The times in which we live are geared toward the entertainment industry. If one is going to input something into society; make a speech, write a book, release a movie, a lot of thought must be put into whether or not it will gain approval from its audience. It is the job of many people to investigate what people want to see and hear, what they will like and what will bomb. The difference in the split ending of the movie Fight Club versus the book Fight Club exists because they were both intended for different audiences. A majority of the movie going population is there to relax and enjoy the show.
The movie was created in such a way as to play to these people. Reading a novel is a much different experience, the reader can interpret and analyze at his own pace. Palahnick s ambiguous ending was geared towards this generalization about readers. The differences that arise in the endings of the film and book are clearly seen when comparing and contrasting them. Artist reasons behind them can also be explained by the fact that they were geared towards different audiences. In the movie Fight Club, David Fincher uses unique, zooming and framing techniques in order to capture the attention of the audience.
He opens the movie with a close up of Edward Norton, a gun in his mouth, sweat running down his face, his Adam s apple throbbing. His scarred face is looking directly at the audience. From the very first scene, the movie has its audience enthralled. It is a sit on the edge of your seat scene that does not take too long and keeps the viewers attention. Camera work is used very effectively to scan the whole scene. The camera sweeps around the garage showing the viewer the explosives and the buildings that are wired and ready to be blown up.
This method of economy mapping is a very effective use of cinematography because within seconds the audience has a grasp on the whole picture. However, as quickly as the audience is drawn into the scene, they are also left hanging as it abruptly ends. The narrator states, And suddenly, I realize that all of this: the gun, the bombs, the revolution has something to do with a girl named Marla Singer. This is all that is said and then the flashback begins. This approach is very dramatic; once again there is a close-up of Edward Norton before a sudden backtrack to the past.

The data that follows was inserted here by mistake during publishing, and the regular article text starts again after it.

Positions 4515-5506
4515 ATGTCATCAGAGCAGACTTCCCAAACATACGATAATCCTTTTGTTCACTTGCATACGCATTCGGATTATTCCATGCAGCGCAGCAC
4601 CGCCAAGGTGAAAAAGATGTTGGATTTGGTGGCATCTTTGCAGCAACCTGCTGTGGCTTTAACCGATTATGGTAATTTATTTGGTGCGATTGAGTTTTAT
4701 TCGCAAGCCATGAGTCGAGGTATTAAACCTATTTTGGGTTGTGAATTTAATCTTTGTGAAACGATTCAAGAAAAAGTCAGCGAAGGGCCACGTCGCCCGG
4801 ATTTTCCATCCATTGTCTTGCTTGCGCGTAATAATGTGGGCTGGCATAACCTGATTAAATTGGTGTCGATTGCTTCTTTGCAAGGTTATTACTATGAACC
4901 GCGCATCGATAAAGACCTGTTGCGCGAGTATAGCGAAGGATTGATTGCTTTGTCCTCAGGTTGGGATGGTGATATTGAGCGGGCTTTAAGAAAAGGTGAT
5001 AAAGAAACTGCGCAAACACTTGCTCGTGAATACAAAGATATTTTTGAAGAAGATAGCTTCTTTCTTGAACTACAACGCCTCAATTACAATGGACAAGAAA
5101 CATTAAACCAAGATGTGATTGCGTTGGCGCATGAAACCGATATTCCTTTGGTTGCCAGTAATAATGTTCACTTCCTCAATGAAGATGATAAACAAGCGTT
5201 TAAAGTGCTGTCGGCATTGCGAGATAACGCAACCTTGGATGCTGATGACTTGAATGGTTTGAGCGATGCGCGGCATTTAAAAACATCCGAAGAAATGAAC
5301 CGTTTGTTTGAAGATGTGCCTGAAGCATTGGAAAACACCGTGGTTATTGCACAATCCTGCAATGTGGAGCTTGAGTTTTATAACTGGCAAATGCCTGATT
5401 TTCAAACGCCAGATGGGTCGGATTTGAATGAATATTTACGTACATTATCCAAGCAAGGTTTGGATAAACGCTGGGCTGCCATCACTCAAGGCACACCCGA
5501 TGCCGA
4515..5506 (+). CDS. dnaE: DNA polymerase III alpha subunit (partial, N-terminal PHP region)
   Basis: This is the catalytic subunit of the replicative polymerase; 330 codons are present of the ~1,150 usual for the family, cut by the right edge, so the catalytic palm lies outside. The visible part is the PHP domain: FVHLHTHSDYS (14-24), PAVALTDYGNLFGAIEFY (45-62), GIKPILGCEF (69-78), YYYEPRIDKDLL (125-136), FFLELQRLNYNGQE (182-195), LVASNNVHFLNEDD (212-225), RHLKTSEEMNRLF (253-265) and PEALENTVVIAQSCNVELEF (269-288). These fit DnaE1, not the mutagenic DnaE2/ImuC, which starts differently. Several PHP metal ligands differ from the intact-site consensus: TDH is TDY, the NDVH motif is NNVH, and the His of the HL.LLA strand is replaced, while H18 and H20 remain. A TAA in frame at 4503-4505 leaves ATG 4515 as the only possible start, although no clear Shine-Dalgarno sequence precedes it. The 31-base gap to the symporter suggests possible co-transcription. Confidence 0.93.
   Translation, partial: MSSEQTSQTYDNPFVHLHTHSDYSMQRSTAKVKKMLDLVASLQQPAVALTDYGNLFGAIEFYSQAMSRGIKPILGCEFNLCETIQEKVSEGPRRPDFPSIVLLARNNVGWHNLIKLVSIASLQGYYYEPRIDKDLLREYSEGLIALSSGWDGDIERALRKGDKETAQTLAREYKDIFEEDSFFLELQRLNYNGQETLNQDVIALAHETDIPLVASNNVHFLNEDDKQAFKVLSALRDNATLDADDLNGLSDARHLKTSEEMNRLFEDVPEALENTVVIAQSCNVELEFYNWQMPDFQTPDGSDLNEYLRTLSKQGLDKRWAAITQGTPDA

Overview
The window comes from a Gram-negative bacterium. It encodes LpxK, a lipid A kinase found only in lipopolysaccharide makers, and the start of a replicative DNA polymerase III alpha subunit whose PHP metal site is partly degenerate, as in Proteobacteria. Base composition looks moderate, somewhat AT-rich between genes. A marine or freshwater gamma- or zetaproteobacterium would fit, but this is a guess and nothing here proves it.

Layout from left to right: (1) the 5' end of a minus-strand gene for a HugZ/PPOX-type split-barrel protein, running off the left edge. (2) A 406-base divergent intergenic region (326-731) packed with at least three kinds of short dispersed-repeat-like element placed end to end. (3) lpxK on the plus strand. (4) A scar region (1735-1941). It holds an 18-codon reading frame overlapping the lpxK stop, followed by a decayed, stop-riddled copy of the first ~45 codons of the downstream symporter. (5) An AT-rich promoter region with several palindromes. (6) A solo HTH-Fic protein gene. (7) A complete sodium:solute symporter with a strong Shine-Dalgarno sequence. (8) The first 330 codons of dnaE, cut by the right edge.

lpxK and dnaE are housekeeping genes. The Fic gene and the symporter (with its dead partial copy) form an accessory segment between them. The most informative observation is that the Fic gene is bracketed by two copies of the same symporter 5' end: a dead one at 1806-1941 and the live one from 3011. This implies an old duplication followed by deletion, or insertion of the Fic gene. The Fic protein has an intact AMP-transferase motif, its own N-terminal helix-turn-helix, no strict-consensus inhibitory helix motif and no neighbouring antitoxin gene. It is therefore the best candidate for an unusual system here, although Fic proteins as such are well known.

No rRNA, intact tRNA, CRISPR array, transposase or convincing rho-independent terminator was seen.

The viewer may have questions, but can sit back and relax knowing that everything will soon be answered. The reader s experience during the opening chapter is a little different. The scene has the same set up: Tyler and the narrator are together in the Parker-Morris building, which is going to be blown up very shortly. However, the main difference is that the scene is much longer. The length allows Chuck Palahniuk to give the reader a better understanding of the characters but at the same time, the reader is left more confused about what is happening. An eerie theme, not prevalent in the movie, of death is started:
First step to eternal life is you have to die You do the job you re trained to do. Pull a lever. Push a button. You don t understand any of it, and then you just die If I knew how all this would turn out, I d be more than happy to be dead and in Heaven right now (11-14). One gets the feeling that this is going to be a dark novel. However, there is a lot of confusion about what is occurring. Who is this person that is narrating? Who is Tyler? What happened between the two of them? But before any of these questions are answered the narrator introduces the reader to one more character, Marla.
Not much information is given however, and a flashback quickly begins. The differences between the pseudo ending that takes place at the beginning of the book and movie are already a good indication that the two will end in fairly different manners. In the beginning of the book Marla s character is developed more fully than she is in the movie. The relationship between Marla and the two characters is clearly explained, We have sort of a triangle here. I want Tyler. Tyler wants Marla. Marla wants me. I don t want Marla, and Tyler doesn t want me around, not anymore (14).
Marla s character is intertwined with the narrator and Tyler. From this explanation the reader can interpret that Marla may be the reason that Tyler has a gun in the narrator s mouth. In the movie less information about Marla is disclosed. The viewer only knows what the narrator says, And then suddenly I realizes that all of this has something to do with Marla Singer. Beginning the story with the end was effective in both cases. The book captured the audiences attention with future information whereas the movie used futuristic visual effects, but the end result was the same. It gave the story a flowing quality.
Confusion is created, the flashback gave some information to clear things up and then you wrap around full circle and are back to where you left off. Three minutes. The reader/viewer is reminded that the flashback has ended and that the end is here again. The book and the movie take two very distinct paths. Your typical happy American ending takes over the otherwise untypical movie. The struggle between Tyler and the narrator is clearly spelled out. There isn t a doubt that the narrator is the good guy trying to win the fight and that Tyler is the bad guy. Gray lines are eliminated.